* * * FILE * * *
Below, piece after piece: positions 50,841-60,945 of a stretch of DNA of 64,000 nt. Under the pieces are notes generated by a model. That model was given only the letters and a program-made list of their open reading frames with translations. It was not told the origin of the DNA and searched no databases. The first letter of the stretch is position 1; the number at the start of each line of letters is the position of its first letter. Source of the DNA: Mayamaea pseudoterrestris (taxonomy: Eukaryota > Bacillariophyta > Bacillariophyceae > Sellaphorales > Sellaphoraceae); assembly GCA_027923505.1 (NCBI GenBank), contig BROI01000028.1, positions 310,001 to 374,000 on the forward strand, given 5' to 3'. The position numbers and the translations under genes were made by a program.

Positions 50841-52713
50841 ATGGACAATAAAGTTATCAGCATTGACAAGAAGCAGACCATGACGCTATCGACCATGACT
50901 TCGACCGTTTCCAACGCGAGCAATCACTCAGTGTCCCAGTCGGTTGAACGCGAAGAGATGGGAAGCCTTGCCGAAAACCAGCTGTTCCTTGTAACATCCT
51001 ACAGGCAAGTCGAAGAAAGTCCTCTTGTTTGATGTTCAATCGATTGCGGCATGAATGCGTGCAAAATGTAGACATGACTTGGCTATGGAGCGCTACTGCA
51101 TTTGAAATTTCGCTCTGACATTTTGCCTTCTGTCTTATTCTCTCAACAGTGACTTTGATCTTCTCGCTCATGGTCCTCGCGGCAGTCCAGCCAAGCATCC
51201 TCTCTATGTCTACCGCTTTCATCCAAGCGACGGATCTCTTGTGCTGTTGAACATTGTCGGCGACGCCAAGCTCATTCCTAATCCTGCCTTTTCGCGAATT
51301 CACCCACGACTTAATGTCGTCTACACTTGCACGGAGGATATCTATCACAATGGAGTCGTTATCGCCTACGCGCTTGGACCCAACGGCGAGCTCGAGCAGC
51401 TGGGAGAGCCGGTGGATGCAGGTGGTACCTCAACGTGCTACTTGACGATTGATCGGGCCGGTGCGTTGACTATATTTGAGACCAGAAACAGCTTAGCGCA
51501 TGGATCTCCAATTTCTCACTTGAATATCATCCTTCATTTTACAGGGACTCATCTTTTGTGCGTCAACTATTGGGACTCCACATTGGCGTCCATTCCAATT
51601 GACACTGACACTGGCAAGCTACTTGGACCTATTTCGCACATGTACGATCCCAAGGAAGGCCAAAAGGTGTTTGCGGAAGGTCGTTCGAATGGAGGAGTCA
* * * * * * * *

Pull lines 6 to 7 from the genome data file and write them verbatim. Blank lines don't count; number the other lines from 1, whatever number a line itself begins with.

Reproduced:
51101 TTTGAAATTTCGCTCTGACATTTTGCCTTCTGTCTTATTCTCTCAACAGTGACTTTGATCTTCTCGCTCATGGTCCTCGCGGCAGTCCAGCCAAGCATCC
51201 TCTCTATGTCTACCGCTTTCATCCAAGCGACGGATCTCTTGTGCTGTTGAACATTGTCGGCGACGCCAAGCTCATTCCTAATCCTGCCTTTTCGCGAATT